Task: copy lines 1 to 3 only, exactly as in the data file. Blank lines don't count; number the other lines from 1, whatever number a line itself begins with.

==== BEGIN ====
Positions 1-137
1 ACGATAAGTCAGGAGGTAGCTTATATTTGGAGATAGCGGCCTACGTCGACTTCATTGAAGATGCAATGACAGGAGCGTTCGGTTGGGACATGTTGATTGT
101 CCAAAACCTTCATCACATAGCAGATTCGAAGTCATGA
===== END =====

Positions 1-137
1 ACGATAAGTCAGGAGGTAGCTTATATTTGGAGATAGCGGCCTACGTCGACTTCATTGAAGATGCAATGACAGGAGCGTTCGGTTGGGACATGTTGATTGT
101 CCAAAACCTTCATCACATAGCAGATTCGAAGTCATGA